Oct. 17 (UPI) -- The star attraction at a zoo in Paris defies expectation. It looks like a fungus, but it acts like an animal. Technically, the organism known as the "blob," is neither. It also doesn't belong in the plant or bacteria kingdoms.
The strange organism is a slime mold, a type of protist, but the creature defies both classification and expectations. Though the blob is without a brain, it can solve problems. It has no eyes or mouth, but the blob can find and digest food. If it's cut in half, the blob quickly repairs itself.
This particular slime mold, a bright yellow species named Physarum polycephalum, was first discovered in Texas in 1973, according to CNN.
Several decades later, scientists published research showing the blob can learn to avoid toxic substances and recall their learned behavior as long as 12 months later. And when they fuse with other molds, the knowledge of their chemical adversaries gets shared.
Scientists at the Paris Zoological Park, where the blob is currently on display, suggest the organism can make it's way through mazes and solve basic problems.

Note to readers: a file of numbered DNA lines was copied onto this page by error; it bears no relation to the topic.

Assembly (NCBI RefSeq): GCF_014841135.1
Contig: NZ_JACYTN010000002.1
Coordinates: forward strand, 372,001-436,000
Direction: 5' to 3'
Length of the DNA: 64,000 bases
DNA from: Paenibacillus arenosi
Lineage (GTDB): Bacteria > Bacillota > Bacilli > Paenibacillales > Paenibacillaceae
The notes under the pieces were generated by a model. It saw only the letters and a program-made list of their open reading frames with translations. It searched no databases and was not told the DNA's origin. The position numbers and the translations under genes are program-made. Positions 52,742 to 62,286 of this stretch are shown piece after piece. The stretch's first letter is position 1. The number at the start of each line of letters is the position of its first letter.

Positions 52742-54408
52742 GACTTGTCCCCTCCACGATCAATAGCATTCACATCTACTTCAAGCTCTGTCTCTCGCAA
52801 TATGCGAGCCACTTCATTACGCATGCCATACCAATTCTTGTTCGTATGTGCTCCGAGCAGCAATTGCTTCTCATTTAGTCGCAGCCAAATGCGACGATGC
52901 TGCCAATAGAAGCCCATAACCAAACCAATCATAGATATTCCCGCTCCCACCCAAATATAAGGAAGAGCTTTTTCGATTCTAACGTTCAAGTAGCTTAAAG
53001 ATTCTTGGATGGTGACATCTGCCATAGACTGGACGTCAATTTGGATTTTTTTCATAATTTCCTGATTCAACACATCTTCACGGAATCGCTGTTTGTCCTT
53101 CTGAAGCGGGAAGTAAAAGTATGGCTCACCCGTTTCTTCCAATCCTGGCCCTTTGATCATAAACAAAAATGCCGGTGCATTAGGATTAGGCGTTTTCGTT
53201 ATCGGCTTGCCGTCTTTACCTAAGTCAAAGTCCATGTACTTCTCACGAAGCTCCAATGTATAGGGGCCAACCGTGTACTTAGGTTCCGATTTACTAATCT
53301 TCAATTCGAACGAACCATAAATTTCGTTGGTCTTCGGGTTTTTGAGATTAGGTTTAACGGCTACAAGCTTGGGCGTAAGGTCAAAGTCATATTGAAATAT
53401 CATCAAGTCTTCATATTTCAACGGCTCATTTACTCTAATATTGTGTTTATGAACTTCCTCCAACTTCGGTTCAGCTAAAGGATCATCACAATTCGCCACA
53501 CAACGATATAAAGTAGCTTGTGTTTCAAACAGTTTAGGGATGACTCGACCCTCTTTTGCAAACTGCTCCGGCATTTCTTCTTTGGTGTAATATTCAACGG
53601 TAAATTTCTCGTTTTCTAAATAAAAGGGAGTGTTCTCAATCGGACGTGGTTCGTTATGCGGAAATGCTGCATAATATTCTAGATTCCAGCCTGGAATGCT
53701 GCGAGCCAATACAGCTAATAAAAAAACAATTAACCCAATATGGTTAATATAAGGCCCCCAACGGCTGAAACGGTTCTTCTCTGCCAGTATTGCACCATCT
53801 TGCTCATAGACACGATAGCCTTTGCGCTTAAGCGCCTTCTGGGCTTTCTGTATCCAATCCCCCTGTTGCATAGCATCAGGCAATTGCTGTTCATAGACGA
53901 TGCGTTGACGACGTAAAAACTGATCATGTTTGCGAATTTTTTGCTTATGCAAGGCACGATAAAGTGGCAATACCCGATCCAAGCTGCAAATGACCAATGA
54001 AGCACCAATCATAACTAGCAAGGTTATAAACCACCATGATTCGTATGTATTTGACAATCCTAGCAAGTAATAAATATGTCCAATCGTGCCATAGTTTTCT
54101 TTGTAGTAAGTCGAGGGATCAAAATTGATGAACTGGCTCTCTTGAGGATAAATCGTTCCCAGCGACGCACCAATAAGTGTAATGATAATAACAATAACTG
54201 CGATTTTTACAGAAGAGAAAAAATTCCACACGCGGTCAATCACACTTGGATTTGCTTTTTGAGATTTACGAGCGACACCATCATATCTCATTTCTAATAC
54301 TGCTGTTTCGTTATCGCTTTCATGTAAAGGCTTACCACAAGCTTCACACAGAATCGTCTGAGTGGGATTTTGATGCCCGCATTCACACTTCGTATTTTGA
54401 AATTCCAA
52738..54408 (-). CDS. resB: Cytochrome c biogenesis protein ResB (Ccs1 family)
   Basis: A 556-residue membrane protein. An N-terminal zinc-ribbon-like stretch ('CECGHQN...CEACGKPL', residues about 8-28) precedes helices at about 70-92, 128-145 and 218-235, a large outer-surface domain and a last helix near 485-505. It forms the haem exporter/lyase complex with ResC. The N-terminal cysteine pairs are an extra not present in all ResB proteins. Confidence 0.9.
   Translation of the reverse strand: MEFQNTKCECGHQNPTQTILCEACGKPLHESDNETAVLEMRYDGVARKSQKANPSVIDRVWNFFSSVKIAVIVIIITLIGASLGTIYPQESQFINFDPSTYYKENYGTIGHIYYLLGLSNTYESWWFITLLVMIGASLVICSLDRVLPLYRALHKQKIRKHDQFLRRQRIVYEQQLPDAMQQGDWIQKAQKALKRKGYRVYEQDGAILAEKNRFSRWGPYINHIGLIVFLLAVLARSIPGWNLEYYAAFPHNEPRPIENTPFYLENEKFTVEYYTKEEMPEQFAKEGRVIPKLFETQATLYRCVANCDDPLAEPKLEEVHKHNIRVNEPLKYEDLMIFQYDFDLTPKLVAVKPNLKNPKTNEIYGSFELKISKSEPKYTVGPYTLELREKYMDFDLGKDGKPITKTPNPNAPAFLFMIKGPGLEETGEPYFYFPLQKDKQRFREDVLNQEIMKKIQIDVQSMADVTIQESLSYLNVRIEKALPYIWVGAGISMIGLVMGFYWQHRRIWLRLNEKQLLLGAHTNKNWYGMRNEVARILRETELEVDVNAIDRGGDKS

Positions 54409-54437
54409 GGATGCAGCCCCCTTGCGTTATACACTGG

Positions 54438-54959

"The blob is a living being which belongs to one of nature's mysteries," Bruno David, director of the Paris Museum of Natural History, told the BBC. "It surprises us because it has no brain but is able to learn (...) and if you merge two blobs, the one that has learned will transmit its knowledge to the other."
The creature has approximately 720 sexes and can move -- without arms or legs -- at a speed of 1.6 inches per hour.
Slime molds are usually found naturally on dark, damp forest floors. They don't like light or drought. When the environment turns unforgiving, they can hibernate for long periods of time, reanimating themselves once conditions improve.
The blob is currently enjoying its time inside a terrarium at the Paris zoo.
"Acacia trees, oak bark and chestnut bark are its favorite places," the zoo's Marlene Itan told CNN.